If I may be permitted a personal note: I was there, so to say, when she arrived here courtesy my best friend Peter Foster and the pulchritudinous Therese Monplaisir. Barely three months later I took to referring to the newcomer as “Princess” whenever I spoke to her parents, on the phone and elsewhere. Before long she was 13 years old, and superstar-model beautiful. As it turned out, she loved to perform for the camera, a hint that there was more to her than met the untrained eye: a talent for acting, for example. She graced the cover of our Tropical Traveller more than once and featured in SHE Caribbean (also published by the STAR). And then suddenly Tianah was being talked about for something else: her mind. Her school reports were always excellent (enough to bring tears to the eyes of her adoring Q.C. and House Speaker Daddy, who has been known to claim credit for his daughter’s beauty and brains—even though the better informed among their friends have always known Tianah’s Mommy is mainly responsible!) I was not the least bit surprised to learn she brought the house down with her SALCC Valedictory Address a little over a week ago, on December 3 (reported in last week’s STAR). Here is a daughter of the soil destined to go far. I look forward to having her as my guest on TALK one of these days. Let’s all keep our fingers crossed.
Tianah Foster’s Valedictory Address, delivered on 3 December 2017:
Your Excellency, Dame Pearlette Louisy, Governor General of Saint Lucia; Honourable Dr. Gale Rigobert, Minister for Education, Innovation, Gender Relations & Sustainable Development; Members of Parliament; Members of the Diplomatic Corps; Officials of the Ministry of Education; Members of the Board of Governors of the Sir Arthur Lewis Community College; Members of Staff of the Sir Arthur Lewis Community College; Distinguished Guest Speaker:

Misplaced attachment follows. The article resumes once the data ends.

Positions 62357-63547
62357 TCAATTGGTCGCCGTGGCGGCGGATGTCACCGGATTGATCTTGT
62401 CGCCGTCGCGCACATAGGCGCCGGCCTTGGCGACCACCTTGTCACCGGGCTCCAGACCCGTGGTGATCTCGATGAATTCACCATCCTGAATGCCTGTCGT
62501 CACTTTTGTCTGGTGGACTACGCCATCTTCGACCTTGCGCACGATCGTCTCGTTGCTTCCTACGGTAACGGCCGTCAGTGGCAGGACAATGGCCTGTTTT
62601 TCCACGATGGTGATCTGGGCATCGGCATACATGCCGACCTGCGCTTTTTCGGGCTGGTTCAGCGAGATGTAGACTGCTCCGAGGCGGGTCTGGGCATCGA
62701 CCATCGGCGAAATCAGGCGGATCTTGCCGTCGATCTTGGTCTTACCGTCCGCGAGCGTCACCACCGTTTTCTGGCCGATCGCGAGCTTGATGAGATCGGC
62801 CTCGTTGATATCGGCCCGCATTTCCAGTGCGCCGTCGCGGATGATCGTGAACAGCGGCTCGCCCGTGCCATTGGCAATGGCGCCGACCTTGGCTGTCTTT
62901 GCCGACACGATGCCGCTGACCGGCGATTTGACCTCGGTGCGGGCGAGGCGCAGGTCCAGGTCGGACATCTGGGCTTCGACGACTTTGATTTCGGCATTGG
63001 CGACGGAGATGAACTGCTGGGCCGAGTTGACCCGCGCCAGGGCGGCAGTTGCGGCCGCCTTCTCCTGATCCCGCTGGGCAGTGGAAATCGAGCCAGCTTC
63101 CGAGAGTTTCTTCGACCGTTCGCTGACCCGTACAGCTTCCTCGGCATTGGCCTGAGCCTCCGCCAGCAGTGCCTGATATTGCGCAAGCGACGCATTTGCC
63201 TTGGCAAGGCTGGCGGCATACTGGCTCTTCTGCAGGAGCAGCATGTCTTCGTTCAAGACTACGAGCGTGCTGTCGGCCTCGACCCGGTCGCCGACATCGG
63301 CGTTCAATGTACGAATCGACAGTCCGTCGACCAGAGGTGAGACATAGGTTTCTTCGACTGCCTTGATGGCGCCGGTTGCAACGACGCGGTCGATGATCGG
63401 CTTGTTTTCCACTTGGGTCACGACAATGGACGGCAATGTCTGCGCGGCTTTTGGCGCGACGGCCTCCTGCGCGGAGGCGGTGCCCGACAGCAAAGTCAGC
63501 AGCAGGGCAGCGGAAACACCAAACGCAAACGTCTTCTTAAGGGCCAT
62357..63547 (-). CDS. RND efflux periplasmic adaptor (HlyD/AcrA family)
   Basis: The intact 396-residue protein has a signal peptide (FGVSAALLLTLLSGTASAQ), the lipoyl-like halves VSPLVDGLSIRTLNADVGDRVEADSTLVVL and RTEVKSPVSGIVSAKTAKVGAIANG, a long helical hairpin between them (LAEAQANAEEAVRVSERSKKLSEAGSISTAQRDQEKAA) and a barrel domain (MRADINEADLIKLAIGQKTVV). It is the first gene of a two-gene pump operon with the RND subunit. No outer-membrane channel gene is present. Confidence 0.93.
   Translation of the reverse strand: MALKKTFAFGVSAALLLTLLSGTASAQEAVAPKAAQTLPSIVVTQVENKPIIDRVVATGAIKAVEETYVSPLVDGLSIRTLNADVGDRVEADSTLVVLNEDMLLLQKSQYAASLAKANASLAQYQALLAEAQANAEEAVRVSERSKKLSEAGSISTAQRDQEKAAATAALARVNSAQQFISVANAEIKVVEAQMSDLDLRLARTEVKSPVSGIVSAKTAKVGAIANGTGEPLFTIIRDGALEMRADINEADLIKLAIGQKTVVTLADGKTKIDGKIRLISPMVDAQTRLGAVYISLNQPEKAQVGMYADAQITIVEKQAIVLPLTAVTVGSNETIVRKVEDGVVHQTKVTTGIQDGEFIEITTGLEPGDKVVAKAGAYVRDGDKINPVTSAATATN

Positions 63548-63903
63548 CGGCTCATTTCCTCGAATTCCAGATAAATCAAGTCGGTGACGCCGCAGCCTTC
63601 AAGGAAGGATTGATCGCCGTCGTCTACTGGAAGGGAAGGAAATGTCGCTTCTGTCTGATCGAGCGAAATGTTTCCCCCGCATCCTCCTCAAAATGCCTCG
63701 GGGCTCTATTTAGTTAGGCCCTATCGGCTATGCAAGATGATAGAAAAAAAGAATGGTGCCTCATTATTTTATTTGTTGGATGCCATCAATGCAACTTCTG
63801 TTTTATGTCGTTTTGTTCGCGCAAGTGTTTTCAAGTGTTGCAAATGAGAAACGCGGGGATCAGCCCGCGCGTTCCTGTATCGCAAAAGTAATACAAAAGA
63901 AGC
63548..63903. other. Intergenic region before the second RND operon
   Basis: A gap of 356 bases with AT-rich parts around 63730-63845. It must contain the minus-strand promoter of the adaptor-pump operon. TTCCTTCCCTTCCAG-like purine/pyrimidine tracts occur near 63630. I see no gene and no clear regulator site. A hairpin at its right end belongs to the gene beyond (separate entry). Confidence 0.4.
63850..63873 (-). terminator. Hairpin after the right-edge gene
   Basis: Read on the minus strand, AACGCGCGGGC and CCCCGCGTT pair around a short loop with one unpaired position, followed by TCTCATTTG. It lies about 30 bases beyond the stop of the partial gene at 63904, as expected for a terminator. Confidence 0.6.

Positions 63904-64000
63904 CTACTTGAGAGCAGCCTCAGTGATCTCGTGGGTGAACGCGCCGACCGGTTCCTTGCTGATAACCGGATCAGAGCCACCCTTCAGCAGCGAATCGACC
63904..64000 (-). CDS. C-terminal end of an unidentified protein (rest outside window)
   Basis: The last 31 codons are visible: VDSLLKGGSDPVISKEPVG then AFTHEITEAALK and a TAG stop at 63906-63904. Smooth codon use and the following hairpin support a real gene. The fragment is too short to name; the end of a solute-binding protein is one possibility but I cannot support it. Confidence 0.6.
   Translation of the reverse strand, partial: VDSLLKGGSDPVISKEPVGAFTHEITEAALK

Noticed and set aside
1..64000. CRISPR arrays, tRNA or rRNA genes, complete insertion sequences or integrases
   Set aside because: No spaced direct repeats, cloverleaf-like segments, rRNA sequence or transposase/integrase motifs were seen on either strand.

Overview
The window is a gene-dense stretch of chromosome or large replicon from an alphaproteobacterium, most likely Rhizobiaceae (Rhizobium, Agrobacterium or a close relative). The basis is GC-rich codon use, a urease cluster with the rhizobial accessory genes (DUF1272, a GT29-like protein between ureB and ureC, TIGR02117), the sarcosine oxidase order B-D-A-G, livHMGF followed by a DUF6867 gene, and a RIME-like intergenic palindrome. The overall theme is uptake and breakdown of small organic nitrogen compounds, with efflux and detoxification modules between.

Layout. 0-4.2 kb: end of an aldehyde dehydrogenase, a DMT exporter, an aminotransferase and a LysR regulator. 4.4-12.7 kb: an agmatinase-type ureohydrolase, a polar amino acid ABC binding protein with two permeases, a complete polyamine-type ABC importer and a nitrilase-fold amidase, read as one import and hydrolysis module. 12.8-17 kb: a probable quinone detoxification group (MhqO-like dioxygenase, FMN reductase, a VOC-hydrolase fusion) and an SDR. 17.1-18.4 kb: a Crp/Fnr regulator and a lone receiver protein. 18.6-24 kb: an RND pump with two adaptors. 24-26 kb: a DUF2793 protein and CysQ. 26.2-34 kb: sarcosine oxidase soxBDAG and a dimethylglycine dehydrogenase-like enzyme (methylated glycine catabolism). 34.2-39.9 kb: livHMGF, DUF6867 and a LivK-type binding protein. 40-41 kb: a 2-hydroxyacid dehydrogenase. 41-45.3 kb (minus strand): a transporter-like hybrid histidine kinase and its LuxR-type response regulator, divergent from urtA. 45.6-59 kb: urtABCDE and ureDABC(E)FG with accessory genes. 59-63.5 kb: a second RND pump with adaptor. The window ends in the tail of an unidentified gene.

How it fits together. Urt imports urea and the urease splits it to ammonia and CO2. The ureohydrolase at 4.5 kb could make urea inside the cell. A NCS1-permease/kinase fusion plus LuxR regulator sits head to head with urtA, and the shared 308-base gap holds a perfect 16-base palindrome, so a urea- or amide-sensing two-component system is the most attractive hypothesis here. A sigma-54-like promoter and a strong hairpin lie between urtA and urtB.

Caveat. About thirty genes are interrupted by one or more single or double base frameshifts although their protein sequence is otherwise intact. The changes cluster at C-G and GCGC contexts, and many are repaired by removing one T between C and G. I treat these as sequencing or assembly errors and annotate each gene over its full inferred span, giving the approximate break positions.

A pleasant afternoon to all. To the lecturers of this wonderful college, without whom none of us would be here, to my fellow graduates and our proud parents, congratulations! Today we celebrate, and we are celebrated.
Ladies and gentlemen, specially invited guests, our media representatives, I welcome you: Today, we have become graduates of the Sir Arthur Lewis Community College, a proud institution and the training ground for tomorrow’s doctors, architects, engineers, scientists, teachers, lawyers and leaders. In addition, this institution also produced a number of special entrepreneurs and its very own shuttle service (both of which I will get into in a minute). We have a lot to be proud of, and we are here this afternoon to celebrate our triumphs and achievements, both individually and as a college.